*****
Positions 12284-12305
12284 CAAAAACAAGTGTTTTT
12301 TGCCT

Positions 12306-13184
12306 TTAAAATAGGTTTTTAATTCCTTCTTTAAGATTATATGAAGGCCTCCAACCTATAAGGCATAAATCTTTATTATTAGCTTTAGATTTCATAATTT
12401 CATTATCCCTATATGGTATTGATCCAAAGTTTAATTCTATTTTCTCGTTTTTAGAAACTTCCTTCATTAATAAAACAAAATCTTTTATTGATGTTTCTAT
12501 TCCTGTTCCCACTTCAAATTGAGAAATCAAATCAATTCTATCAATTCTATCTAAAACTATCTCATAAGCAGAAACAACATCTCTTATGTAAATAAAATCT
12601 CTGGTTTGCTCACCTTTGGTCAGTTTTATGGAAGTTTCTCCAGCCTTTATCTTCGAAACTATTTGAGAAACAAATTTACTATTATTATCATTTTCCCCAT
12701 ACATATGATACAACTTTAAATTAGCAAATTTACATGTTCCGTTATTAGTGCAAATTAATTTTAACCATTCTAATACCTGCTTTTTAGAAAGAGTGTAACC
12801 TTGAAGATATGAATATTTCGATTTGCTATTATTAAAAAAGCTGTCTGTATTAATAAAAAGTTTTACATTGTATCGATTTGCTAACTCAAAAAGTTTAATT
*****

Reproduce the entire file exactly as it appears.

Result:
Positions 12284-12305
12284 CAAAAACAAGTGTTTTT
12301 TGCCT

Positions 12306-13184
12306 TTAAAATAGGTTTTTAATTCCTTCTTTAAGATTATATGAAGGCCTCCAACCTATAAGGCATAAATCTTTATTATTAGCTTTAGATTTCATAATTT
12401 CATTATCCCTATATGGTATTGATCCAAAGTTTAATTCTATTTTCTCGTTTTTAGAAACTTCCTTCATTAATAAAACAAAATCTTTTATTGATGTTTCTAT
12501 TCCTGTTCCCACTTCAAATTGAGAAATCAAATCAATTCTATCAATTCTATCTAAAACTATCTCATAAGCAGAAACAACATCTCTTATGTAAATAAAATCT
12601 CTGGTTTGCTCACCTTTGGTCAGTTTTATGGAAGTTTCTCCAGCCTTTATCTTCGAAACTATTTGAGAAACAAATTTACTATTATTATCATTTTCCCCAT
12701 ACATATGATACAACTTTAAATTAGCAAATTTACATGTTCCGTTATTAGTGCAAATTAATTTTAACCATTCTAATACCTGCTTTTTAGAAAGAGTGTAACC
12801 TTGAAGATATGAATATTTCGATTTGCTATTATTAAAAAAGCTGTCTGTATTAATAAAAAGTTTTACATTGTATCGATTTGCTAACTCAAAAAGTTTAATT